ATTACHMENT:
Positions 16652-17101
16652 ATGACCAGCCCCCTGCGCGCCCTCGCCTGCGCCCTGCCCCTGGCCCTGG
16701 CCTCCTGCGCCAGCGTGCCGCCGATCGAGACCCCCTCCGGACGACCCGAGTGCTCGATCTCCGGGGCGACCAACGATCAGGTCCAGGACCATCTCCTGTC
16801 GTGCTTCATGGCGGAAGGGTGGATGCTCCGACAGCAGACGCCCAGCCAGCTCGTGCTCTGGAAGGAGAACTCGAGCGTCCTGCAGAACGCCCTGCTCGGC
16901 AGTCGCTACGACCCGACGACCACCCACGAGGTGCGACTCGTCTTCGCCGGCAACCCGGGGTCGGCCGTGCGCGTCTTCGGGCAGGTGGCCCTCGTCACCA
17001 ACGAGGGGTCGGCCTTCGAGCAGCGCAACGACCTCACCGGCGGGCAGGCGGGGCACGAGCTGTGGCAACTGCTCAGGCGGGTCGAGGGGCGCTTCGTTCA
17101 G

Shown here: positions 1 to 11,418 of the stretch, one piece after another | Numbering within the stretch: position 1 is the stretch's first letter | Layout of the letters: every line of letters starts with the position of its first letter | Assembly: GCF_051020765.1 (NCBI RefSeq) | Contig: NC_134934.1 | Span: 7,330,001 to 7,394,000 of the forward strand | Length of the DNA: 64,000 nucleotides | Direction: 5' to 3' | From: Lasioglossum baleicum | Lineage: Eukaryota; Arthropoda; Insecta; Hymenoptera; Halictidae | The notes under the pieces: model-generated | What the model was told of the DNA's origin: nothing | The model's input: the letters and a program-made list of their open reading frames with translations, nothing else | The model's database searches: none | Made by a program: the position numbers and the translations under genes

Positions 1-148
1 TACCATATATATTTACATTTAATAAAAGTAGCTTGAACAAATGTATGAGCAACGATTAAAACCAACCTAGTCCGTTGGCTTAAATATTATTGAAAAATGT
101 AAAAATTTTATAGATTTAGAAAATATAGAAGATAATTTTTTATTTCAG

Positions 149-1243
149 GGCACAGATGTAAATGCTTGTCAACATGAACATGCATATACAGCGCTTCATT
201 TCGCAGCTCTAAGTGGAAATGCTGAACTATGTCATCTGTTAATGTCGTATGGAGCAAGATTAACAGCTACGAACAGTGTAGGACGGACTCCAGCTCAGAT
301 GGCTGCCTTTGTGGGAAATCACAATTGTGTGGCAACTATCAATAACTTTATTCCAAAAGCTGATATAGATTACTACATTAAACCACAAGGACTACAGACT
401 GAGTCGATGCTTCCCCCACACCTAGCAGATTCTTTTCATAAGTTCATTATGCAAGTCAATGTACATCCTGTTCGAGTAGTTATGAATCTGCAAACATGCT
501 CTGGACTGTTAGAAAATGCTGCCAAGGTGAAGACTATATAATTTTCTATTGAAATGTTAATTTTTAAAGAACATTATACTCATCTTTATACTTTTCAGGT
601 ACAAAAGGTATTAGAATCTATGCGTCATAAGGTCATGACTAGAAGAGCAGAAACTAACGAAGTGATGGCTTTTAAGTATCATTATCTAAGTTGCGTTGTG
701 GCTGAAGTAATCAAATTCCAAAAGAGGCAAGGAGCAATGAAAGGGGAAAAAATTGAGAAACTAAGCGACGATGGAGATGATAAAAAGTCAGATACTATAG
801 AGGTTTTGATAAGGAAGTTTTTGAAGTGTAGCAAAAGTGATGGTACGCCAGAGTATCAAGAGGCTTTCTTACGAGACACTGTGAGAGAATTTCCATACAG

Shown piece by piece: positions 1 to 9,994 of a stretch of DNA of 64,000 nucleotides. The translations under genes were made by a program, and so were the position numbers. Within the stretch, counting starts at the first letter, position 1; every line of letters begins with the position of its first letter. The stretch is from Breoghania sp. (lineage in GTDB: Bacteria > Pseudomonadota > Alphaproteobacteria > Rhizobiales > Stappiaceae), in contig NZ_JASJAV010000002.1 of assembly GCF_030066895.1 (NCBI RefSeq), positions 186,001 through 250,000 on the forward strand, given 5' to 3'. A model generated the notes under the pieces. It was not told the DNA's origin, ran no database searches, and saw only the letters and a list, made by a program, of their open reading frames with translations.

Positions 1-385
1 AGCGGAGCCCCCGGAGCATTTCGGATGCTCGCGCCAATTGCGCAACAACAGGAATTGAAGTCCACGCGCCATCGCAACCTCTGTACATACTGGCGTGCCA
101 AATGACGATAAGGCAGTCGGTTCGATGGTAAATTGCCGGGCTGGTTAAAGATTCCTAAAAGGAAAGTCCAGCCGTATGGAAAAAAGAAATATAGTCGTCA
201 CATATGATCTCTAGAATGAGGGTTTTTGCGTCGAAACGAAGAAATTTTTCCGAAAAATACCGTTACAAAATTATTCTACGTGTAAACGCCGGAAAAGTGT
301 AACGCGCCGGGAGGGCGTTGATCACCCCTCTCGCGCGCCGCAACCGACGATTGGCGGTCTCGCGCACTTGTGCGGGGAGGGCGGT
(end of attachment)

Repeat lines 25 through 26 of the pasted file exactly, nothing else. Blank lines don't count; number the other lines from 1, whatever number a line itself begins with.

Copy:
201 CATATGATCTCTAGAATGAGGGTTTTTGCGTCGAAACGAAGAAATTTTTCCGAAAAATACCGTTACAAAATTATTCTACGTGTAAACGCCGGAAAAGTGT
301 AACGCGCCGGGAGGGCGTTGATCACCCCTCTCGCGCGCCGCAACCGACGATTGGCGGTCTCGCGCACTTGTGCGGGGAGGGCGGT